Peterborough power bid

May 3, 1996

Peterborough will be the next British city to set up its own higher education institution.

Plans for University College, Peterborough which will be run by an as-yet unnamed Midlands university will be unveiled on May 17. A start-up date has yet to be announced, but an estimate that its direct and indirect contribution to the local economy, put at Pounds 100 million per year, will generate around 2,000 extra jobs by the end of the century, points to a start in the next two years.

The initiative came from the city and followed research which uncovered unsatisfied demand for higher education in Peterborough and the surrounding area. Geoff Forbat, higher education manager for Greater Peterborough Training and Enterprise Council said: "Peterborough is the largest city without a university, and has the added difficulty that there is no university within daily travelling distance. We are in the middle of a large space, with seven universities about 50 miles away but nothing closer."

A local-needs survey found a potential market of around 12,000 students, of whom 52 per cent would be mature. "But there is also a clear trend for 18- year-olds to live at home while they study," said Mr Forbat.

Funding plans are still to be disclosed but Mr Forbat was confident that funding would be available.

The decision to go for a university college affiliated to an existing university rather than an entirely new institution was dictated by the desire to move as rapidly as possible. The identity of the partner will be disclosed on May 17 - but it is known not to be De Montfort, the most expansionist of the Midlands universities.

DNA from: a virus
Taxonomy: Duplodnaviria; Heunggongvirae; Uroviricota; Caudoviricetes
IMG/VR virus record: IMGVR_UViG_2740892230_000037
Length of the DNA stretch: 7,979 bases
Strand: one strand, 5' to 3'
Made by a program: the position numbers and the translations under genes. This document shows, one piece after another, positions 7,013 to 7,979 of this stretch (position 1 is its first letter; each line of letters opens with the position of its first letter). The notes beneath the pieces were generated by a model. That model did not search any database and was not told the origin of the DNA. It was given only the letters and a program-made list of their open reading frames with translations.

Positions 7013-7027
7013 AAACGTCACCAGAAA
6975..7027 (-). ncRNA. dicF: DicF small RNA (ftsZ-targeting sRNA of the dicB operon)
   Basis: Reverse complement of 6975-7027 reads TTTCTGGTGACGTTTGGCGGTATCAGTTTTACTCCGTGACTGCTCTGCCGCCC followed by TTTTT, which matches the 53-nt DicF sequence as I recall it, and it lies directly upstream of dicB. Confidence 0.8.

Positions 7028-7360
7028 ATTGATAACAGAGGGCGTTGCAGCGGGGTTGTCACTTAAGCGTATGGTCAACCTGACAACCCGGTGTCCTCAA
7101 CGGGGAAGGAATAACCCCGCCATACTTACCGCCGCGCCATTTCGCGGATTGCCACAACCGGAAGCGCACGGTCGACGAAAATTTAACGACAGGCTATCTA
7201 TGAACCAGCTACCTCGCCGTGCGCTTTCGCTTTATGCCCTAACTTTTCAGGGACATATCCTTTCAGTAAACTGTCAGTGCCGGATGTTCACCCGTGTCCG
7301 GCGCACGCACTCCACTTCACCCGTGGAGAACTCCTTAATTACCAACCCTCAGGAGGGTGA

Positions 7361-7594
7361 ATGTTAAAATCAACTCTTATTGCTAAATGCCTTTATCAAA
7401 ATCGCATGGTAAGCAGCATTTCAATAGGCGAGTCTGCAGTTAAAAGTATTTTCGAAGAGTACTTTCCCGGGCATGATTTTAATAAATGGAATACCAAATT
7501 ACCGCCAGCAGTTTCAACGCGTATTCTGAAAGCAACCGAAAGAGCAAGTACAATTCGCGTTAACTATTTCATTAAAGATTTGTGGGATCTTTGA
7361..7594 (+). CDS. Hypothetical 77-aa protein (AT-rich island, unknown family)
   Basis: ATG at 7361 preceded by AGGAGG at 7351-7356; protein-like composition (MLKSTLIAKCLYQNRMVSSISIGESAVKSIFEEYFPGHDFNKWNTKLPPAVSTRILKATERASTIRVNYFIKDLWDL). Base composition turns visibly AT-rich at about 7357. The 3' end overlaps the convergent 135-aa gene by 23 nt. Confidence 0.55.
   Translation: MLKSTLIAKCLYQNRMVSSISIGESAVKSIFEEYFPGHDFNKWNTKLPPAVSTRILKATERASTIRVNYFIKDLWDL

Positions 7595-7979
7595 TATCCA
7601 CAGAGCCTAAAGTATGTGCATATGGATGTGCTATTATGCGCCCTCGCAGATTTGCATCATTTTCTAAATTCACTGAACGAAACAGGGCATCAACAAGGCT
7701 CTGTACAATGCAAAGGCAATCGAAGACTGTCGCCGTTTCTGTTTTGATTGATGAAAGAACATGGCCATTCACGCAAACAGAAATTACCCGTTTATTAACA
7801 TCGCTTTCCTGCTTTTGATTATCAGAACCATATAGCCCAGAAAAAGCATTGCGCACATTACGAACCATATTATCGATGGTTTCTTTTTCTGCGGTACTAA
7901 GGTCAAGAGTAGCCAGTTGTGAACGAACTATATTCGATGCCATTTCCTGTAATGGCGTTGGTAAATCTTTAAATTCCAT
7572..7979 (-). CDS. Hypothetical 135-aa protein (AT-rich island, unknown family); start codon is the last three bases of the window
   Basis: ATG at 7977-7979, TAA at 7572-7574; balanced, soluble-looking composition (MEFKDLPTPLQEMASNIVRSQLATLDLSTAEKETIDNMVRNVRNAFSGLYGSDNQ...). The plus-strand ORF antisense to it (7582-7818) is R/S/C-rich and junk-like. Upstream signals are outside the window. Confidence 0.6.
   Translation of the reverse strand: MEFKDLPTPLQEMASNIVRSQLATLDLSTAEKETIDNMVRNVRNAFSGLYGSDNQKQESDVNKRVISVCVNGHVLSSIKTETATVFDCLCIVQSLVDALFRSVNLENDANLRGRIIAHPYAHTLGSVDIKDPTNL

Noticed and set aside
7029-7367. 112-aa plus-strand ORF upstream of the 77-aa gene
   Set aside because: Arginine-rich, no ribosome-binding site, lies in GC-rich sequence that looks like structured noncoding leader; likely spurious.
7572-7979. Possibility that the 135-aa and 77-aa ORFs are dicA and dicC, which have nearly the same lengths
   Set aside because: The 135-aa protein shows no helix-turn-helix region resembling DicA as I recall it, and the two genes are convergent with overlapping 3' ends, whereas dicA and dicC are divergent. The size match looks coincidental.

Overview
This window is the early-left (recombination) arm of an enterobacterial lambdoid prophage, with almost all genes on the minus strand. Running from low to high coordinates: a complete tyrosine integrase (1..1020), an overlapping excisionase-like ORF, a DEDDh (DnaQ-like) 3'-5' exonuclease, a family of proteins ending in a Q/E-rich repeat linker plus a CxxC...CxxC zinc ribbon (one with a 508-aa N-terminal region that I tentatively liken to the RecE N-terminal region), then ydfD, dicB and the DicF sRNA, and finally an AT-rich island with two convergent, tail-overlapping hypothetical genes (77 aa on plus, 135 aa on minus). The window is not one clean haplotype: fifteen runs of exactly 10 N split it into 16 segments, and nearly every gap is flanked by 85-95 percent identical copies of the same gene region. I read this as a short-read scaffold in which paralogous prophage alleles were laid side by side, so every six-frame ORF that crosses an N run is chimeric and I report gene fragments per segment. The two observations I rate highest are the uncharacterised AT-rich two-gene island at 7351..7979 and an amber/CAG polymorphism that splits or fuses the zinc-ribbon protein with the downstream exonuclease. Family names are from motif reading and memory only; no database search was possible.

Course provision will reflect the survey finding that local businesses saw management development and training, engineering, and business and finance as the main areas of unfulfilled need. "But they will need to offer a full range of options for modular degrees - for example people doing business courses may also want the chance to do foreign language modules," said Forbat.

They also expect to operate the full range of delivery modes, including distance and telematic learning. Potential accommodation for the university has been identified in the city centre. With most students expected to come from the locality, student quarters are not expected to be a problem in the short-term at least.

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